In the wake of the Paris attacks, a number of people, in France and elsewhere, are rethinking their stance on the resettlement of Syrian refugees. But the truth is that the attacks should change nothing. The large-scale resettlement of Syrian refugees in Europe was a bad idea before the Paris attacks, and it is a bad idea now.
First, let's acknowledge that while there may well be a handful of ISIS infiltrators among the Syrian refugees seeking asylum, the vast majority of them are fleeing Islamist violence, and they have no intention of waging war on their benefactors. But large-scale resettlement in Europe is a mistake because it will require an equally large-scale commitment of resources that European governments, and European voters, are unwilling to make.
Recently, one of the most articulate defenders of refugee resettlement, Daniel Byman, a professor of security studies at Georgetown, warned that "the true terrorism danger is that the refugees are not cared for or are welcomed briefly in a fit of sympathy and then scorned and repressed."
He's right. Even the most generous resettlement policy might feel repressive to, say, Syrians who believe that the West's doctrines of gender equality and sexual liberalism represent an affront to their religion.
Nor do European governments have the power to dictate how their citizens will react to Syrians on a human level. In much of northern Europe, it is common to hear European Muslims complain of the emotional coldness of their native-born non-Muslim neighbors, who never stop treating them as foreigners, no matter how hard they try to fit in. This subjective sense of exclusion does much to fuel resentment on the part of European Muslims, and understandably so.
Byman has also observed that Europe already has a large population of radicalized Muslims, and that there is a real risk that these radicalized Muslims "will transform the Syrian refugee community into a more violent one over time." To guard against this outcome, Byman argues that European governments must offer refugees comprehensive educational support and economic assistance.
What Byman doesn't really address is whether European voters will welcome this prospect, particularly in countries where the social safety net is already under strain. Sweden is making across-the-board spending cuts to meet the cost of providing for the 190,000 refugees who've arrived in recent months, and other European countries are likely to follow. How many European voters are willing to pay higher taxes for the privilege of doing more for new arrivals from Syria and Iraq?
To be sure, Syrian refugees won't just be consumers of public services. Eventually, some of them will enter the workforce. It is worth noting, however, that youth unemployment rates across Europe are high, and workers with low levels of literacy face particularly grim economic prospects. One can easily imagine that many Syrian refugees and their descendants will become part of a permanent economic underclass, much like an earlier wave of Muslim migrants who fled turmoil in Algeria.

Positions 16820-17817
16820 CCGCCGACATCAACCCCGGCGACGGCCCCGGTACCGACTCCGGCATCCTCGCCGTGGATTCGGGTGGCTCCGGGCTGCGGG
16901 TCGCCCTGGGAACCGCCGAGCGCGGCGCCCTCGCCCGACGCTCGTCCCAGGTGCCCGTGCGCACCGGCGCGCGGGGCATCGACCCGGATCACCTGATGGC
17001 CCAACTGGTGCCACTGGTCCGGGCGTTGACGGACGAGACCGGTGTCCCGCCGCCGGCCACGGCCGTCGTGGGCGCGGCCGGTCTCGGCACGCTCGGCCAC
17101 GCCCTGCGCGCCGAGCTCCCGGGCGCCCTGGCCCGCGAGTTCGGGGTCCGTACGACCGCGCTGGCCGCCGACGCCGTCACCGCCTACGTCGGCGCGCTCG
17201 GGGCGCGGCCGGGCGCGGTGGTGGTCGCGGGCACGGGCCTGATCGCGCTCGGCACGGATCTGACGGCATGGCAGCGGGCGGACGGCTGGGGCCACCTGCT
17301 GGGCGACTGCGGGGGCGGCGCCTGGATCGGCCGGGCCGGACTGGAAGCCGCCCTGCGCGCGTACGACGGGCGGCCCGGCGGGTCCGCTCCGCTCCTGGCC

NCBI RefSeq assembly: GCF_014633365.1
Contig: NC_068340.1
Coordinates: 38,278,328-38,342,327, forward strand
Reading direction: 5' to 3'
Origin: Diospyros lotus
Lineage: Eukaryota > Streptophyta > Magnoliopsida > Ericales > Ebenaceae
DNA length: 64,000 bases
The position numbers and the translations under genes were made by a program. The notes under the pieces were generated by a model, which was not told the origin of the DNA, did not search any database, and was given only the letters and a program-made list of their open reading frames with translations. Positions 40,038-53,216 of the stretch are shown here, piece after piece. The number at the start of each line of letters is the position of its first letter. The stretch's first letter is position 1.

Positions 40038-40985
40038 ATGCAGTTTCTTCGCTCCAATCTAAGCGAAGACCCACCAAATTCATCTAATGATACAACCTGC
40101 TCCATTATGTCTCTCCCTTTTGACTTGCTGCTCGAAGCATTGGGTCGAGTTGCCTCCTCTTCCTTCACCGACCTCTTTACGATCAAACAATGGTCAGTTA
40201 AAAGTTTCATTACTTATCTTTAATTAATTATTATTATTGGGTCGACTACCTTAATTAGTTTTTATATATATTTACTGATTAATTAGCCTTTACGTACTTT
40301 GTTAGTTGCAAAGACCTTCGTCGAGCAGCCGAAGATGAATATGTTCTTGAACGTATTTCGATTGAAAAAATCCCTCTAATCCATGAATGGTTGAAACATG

There is an alternative to large-scale refugee resettlement in Europe. In "Help Refugees Help Themselves," an essay in the latest issue of Foreign Affairs, Alexander Betts and Paul Collier offer a plan that would resettle Syrian refugees closer to home.
While hundreds of thousands of Syrians have sought refuge in Europe, millions have instead made their way to Lebanon, Jordan, and Turkey. Many have found themselves in refugee camps. Betts and Collier offer a more sustainable solution: Instead of herding refugees into camps where they are forced to subsist on aid, they call for the creation of special economic zones. Essentially, a consortium of Western countries would create financial incentives and trade concessions to spur industrial development in these zones, which would employ refugees and, in some number, citizens of the host country.
The Jordanian government has already established a number of industrial zones, one of which, King Hussein Bin Talal Development Area, is just 10 miles away from the sprawling Zaatari refugee camp. With its current infrastructure, KHBTDA can accommodate as many as 100,000 workers, but it currently employs only 10,000.
If KHBTDA were reinvented as a special economic zone for Syrian refugees, Betts and Collier report that it could employ every worker in the Zaatari camp. With the help of the international community, KHBTDA could become a hub for labor-intensive manufacturing and other kinds of productive economic activity. Ultimately, skills learned and firms established in these economic zones could be brought back to Syria once peace is re-established there.
The beauty of Betts and Collier's approach is that it provides Syrians with a measure of economic self-sufficiency and cultural autonomy in exile, and it sidesteps the challenges of integration by giving them their own space in which to flourish. Making such industrial zones viable would require major investments not just from the host countries but from the European Union, the U.S., and rich democracies around the world.
Yet the costs of getting it off the ground would be a small fraction of the costs of successfully integrating refugee families into European societies that are ambivalent about welcoming them into their societies and economies.
— Reihan Salam is the executive editor of National Review. He wrote this column for Slate.com.